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Eur J Cancer. 2011 Aug;47(12):1852-62. doi: 10.1016/j.ejca.2011.03.021. Epub 2011 Apr 27.

Childhood cancer survival in Ireland: temporal, regional and deprivation-related patterns.

Author information

1
National Cancer Registry, Building 6800, Cork Airport Business Park, Kinsale Road, Cork, Ireland. p.walsh@ncri.ie

Abstract

Survival after childhood cancer varies across Europe, but national or regional studies have so far shown no survival differences related to socio-economic disparity. The relationship of childhood cancer survival to disparity has not been studied in Ireland. We assessed observed survival for Irish children (ages 0-14 years) diagnosed with cancer during the period 1994-2005, overall (for all cancers included in the 3rd edition of the International Classification of Childhood Cancer) and for three main diagnostic groups - leukaemias, lymphomas, and central nervous system tumours. Comparisons were made between two diagnosis periods (1994-1999 and 2000-2005), between four regions of residence, and between five area-based deprivation categories. Regional patterns of treatment were examined to help assess the impact of centralisation of services. There was only limited evidence of improvements in survival over time. No clear evidence was found of deprivation-related influences on childhood cancer survival in Ireland, overall or for the three main diagnostic groups examined, although a weak trend was apparent for lymphoid leukaemias. Regional variation in survival was likewise not clear-cut, with the possible exception of CNS tumours (significantly higher survival amongst patients resident in the Western region). The absence of clear trends or patterns for regional or deprivation-related variation in survival may reflect a high degree of coordination and uniformity of treatment (and perhaps diagnostic) services, and application of standard treatment protocols nationally.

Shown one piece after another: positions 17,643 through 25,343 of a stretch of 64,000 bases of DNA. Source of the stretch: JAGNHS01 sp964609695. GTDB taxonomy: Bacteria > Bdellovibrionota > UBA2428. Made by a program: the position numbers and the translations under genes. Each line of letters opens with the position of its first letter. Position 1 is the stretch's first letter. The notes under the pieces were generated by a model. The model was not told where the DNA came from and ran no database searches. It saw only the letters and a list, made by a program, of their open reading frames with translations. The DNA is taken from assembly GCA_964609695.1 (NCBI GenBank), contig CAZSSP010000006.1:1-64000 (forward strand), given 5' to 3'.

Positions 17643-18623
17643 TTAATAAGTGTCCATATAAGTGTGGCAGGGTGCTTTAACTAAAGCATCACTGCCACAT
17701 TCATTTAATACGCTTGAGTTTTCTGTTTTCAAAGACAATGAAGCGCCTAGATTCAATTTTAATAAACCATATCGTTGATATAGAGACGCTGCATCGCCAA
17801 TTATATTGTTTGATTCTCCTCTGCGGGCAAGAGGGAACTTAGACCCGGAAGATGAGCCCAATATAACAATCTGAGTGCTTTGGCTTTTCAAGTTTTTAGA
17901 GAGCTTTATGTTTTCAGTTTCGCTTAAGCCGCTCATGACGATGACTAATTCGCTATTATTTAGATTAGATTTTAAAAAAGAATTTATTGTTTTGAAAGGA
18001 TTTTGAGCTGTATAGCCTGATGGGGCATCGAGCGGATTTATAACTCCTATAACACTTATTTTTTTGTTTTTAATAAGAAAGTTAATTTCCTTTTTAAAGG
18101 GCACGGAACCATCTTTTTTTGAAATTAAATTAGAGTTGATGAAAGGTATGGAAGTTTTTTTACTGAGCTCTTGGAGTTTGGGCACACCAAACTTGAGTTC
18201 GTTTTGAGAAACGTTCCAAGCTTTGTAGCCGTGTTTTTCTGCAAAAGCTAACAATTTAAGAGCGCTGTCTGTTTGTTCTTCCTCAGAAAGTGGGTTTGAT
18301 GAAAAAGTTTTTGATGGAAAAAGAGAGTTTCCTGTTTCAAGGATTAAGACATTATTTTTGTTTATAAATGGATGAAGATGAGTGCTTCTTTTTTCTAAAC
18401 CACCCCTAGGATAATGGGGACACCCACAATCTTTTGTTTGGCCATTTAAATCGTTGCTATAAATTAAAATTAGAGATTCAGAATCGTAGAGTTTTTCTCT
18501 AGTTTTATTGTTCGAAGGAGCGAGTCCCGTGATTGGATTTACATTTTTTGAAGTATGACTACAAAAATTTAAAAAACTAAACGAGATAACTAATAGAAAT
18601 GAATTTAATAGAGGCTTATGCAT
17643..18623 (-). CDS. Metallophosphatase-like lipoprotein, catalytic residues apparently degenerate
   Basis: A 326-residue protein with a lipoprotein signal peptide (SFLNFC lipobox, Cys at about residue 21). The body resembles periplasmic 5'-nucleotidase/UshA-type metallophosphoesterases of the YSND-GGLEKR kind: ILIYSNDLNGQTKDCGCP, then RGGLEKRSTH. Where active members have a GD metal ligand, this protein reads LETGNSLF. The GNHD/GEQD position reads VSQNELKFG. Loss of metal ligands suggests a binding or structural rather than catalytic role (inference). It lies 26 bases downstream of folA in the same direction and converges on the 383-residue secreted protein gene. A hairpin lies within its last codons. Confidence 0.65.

PMID:
21530237
DOI:
10.1016/j.ejca.2011.03.021
[Indexed for MEDLINE]

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